Roads of and in the Kashmir region, especially in mountainous and hilly parts seem to be haunted and stalked by death. While the region is no stranger to death, but road deaths are an unwelcome addition. This is both alarming and bad because lives are and continue to be lost in what was once called “paradise on earth”.
How poignant this has become here was reminded by yet another accident which happened in Kishtwar on July 1st. The death toll has jumped to 35 while several others are said to be injured after a passenger vehicle they were traveling in fell into a deep gorge near Srigwari at Keshwan area of Kishtwar. The accident isn’t the only one to have happened in Kashmir this years or so. Since the past few years, similar kinds of accident occurred across this Himalayan region. It has become a routine where people die in accidents.
Only last week, in a tragic bus accident, t at least 11 students were consumed when a vehicle carrying the students of a private computer institute, on excursion met with a terrible accident at Pir Ki Gali on the historic Mughal road..
One wonders over the reasons that contribute to ever growing accidents in Jammu and Kashmir. While some attribute these to the rash driving, some put it to sloppy and mountainous roads, and others blame choked and dilapidated roads for the mess. And, there are some who say using mobile phones during driving lead to the accidents. The other reasons can be the carelessness during driving and use of condemned buses besides many more.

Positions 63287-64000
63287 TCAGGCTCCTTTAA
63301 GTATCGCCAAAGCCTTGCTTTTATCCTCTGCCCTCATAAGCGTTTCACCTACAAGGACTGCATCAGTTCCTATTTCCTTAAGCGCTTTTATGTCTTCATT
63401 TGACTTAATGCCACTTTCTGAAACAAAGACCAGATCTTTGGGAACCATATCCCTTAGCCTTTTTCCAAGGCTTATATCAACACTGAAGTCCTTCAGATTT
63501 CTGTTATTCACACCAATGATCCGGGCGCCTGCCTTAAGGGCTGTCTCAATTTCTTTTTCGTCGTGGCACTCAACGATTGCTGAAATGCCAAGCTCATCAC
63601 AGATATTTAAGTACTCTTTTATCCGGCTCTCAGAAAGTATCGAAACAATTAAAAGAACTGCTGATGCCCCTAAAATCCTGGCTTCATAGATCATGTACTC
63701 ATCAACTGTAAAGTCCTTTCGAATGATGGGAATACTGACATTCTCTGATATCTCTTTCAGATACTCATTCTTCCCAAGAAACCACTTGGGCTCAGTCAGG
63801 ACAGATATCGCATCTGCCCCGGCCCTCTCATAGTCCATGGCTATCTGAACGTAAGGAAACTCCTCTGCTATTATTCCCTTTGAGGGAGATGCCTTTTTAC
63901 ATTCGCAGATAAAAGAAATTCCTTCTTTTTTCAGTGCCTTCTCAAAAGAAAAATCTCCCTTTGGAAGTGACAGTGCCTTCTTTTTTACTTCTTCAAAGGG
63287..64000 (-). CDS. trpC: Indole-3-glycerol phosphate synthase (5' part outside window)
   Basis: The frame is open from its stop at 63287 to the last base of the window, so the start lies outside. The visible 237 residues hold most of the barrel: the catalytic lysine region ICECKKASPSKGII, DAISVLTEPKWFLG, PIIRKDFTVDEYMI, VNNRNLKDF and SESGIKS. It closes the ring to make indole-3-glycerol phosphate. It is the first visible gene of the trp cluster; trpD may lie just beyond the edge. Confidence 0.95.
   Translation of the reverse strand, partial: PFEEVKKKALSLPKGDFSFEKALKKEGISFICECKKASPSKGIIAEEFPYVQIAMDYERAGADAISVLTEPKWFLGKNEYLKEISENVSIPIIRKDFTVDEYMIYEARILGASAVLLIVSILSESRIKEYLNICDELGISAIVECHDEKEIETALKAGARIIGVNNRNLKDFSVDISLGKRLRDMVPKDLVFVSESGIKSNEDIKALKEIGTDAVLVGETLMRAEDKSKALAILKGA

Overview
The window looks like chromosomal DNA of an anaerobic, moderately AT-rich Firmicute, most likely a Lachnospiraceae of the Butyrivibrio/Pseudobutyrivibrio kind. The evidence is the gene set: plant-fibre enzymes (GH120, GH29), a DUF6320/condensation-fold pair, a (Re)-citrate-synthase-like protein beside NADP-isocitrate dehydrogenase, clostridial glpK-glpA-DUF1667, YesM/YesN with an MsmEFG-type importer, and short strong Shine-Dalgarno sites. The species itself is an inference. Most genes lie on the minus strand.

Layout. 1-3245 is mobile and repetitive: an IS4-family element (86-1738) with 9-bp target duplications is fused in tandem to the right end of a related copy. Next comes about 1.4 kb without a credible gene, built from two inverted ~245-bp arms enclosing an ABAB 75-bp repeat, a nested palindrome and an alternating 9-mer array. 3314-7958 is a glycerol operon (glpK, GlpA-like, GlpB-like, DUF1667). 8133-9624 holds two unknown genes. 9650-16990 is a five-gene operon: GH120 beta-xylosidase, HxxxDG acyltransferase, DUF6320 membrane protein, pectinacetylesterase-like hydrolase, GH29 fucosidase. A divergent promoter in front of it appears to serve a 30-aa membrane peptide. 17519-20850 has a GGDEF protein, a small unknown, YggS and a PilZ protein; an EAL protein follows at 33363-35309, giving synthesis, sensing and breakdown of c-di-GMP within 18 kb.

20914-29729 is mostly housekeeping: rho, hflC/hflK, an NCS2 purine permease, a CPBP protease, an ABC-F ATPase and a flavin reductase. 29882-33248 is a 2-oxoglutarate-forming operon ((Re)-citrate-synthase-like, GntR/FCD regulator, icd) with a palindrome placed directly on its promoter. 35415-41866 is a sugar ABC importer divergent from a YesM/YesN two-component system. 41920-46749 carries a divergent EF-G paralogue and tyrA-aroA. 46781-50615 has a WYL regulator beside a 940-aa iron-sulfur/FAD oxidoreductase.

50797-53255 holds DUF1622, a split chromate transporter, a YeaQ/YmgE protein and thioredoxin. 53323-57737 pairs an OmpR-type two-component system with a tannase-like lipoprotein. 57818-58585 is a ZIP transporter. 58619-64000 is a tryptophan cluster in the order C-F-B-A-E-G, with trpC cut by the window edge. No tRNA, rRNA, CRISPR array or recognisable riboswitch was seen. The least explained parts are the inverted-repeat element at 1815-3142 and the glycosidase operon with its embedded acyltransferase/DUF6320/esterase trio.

A study has found that Jammu and Kashmir tops the list in terms of possibilities of a road accident becoming fatal. NCRB has classified the deaths due to accidents into two broad groups : accidental deaths due to causes attributable to nature and accidental deaths due to causes not attributable to nature. Causes attributable to nature include avalanches, cold and exposure, tornadoes, earthquake, epidemics, floods, heat strokes, landslides, lightning, torrential rains and other natural causes. Causes not attributable to nature include air crashes, collapse of structures, drowning, explosions, falls, fire, sudden deaths, poisoning, traffic accidents and so on.
While the administration condoles the death every time and even offers cash relief to the kin victims but fails to find a long solution to this life and death issue. The question is: how long will it hide its weaknesses by offering cash relief to victims instead of finding a permanent solution?
If the condemned buses and bad roads have been met on time, similar accidents would have not been witnessed again and again. The spate of fatal accidents that consumed the lives of many must concentrate minds to devise a long lasting, sustainable solution to this nagging issue that has life and death consequences.
—The author is a Kashmir based journalist who specializes in developmental reporting. He can be contacted at email@example.com”